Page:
Most workers are legally entitled to paid holidays/annual leave. A worker's statutory paid holiday entitlement is 5.6 weeks (28 days for a worker working a five-day week). This can include public and bank holidays. The entitlement for part-time workers is calculated on a pro-rata basis. The 5.6 weeks is a minimum entitlement but you can choose to offer more.
A worker's entitlement to paid annual leave starts on the first day of employment and is not subject to a minimum period of employment.
You can count any days off for public or bank holidays towards a worker's statutory holiday entitlement, but only as long as you pay them for those days off.
Workers below school leaving age must have a two week break during school holidays.
When leave years may start
You may decide to have one date when your business' leave year starts or have different start dates for individual workers (or groups of workers). If you don't have written leave arrangements, a leave year will start:
- on the date a worker's employment begins - if the worker started work after 1 October 1998;
- on 1 October - if the worker started work on or before 1 October 1998.
Six-day weeks and part time staff
The statutory paid holiday entitlement is capped at 28 days. So, although 5.6 weeks would equal 33.6 days for someone working a six-day week (5.6 x 6), staff working a six-day week are only entitled to 28 days' paid holiday.
For part time workers, paid holiday entitlement is calculated pro-rata. So if a member of staff works three days a week, they are entitled to 16.8 days (5.6 x 3).
Time off on public and bank holidays
You do not have to give staff paid time off for bank and public holidays. However, you should set out in a worker's contract of employment:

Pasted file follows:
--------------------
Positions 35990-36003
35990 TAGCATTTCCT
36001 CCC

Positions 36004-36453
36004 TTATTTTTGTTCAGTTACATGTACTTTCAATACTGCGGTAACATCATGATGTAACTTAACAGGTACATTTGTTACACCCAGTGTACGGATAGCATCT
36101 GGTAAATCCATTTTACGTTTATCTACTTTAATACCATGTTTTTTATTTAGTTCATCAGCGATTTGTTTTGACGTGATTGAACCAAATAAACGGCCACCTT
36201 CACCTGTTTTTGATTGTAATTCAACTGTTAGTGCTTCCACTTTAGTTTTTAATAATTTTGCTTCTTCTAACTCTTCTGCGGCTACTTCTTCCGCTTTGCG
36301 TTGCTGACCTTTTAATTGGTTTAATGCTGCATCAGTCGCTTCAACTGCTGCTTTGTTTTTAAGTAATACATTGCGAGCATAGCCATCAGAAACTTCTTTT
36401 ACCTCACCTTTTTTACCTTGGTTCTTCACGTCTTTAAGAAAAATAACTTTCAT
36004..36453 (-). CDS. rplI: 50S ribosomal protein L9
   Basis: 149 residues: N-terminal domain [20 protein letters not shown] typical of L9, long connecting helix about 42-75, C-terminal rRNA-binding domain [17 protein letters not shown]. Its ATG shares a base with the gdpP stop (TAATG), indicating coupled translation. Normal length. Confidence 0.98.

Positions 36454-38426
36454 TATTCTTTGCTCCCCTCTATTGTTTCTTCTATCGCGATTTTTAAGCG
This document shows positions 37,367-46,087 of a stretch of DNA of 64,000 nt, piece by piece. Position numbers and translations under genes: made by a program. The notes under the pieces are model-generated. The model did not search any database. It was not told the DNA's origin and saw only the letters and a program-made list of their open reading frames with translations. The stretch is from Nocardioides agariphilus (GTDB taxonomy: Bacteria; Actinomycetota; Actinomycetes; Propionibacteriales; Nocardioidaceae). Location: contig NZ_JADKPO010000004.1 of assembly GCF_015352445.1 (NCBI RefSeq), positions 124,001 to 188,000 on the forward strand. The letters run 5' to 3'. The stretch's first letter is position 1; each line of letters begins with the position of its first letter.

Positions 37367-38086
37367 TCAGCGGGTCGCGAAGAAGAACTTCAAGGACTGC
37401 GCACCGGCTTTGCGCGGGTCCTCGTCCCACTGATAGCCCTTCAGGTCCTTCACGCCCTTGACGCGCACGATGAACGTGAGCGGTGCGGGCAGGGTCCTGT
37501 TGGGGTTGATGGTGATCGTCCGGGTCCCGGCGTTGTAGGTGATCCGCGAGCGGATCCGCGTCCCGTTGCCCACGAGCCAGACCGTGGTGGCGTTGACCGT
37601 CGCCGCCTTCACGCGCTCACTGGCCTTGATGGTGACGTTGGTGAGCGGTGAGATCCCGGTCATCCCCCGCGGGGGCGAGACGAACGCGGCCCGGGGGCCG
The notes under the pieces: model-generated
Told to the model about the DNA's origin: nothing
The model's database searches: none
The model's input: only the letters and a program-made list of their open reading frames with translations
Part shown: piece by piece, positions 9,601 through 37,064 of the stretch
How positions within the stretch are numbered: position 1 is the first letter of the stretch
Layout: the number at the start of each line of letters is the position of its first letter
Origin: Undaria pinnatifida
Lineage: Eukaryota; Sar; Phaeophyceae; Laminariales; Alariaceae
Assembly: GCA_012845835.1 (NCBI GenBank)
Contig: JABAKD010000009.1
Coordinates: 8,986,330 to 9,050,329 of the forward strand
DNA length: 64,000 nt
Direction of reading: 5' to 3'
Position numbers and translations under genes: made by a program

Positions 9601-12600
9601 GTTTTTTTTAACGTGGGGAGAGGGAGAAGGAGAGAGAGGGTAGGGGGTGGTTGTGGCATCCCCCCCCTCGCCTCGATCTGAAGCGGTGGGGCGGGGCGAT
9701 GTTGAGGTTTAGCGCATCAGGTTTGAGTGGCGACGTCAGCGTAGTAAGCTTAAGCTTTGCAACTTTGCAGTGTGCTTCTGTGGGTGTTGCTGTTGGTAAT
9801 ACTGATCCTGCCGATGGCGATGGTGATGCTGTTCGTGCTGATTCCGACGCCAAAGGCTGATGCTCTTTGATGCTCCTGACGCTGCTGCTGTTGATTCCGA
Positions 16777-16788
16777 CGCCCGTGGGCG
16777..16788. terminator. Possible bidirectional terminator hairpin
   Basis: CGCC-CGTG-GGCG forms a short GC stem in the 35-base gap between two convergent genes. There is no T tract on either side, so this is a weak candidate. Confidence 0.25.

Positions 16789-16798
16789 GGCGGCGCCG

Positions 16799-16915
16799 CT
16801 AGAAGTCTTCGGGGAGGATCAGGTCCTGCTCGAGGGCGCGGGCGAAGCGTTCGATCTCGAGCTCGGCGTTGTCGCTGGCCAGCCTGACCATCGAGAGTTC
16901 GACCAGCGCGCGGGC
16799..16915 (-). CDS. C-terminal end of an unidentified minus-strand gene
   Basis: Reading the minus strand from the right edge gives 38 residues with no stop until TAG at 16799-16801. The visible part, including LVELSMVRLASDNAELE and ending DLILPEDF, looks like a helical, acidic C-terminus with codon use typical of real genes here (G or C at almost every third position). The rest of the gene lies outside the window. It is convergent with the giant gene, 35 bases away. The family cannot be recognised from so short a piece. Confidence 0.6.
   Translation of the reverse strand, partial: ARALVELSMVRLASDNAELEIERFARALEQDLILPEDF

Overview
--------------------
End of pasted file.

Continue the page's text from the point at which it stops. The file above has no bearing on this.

- any right to time off on bank and public holidays;
- whether or not that time off is paid;
- what you will pay them if they work one of these days, i.e. whether you will pay the normal rate of pay or an enhanced rate, eg 'time-and-a-half' or 'double time'.
Holiday entitlement for employees on other statutory leave
Employees taking statutory maternity, adoption, paternity and parental leave will continue to accrue statutory paid holiday and, in many cases, any contractual holiday entitlement.
Statutory paid holiday cannot be taken at the same time as maternity/adoption leave. When you are planning for the maternity/adoption leave, you may wish to discuss taking any outstanding holiday and perhaps delay the start of their maternity/adoption leave. Alternatively, it may be possible for them to take holiday in the period between their maternity/adoption leave finishing and the end of the leave year.
Accruing annual leave during sick leave
A worker continues to accrue their statutory minimum holiday entitlement as normal while absent from work due to sickness. This is regardless of how long the period of sickness lasts. Depending on the terms of their employment contract, they may also accrue any additional contractual annual leave that they would normally be entitled to.
Further information about holidays and other employment issues can be found on the GOV.UK website:
This information is not meant as a substitute for professional advice and by no means covers every scenario. Almost every rule described here will be subject to many exceptions and caveats. Tax legislation is extremely complex and can be difficult to understand. You should discuss your circumstances with a qualified professional before acting on any information contained within this website. Tax legislation is constantly changing and the information contained within this website is written from our current understanding and interpretation of the tax system as of 6 April 2018.
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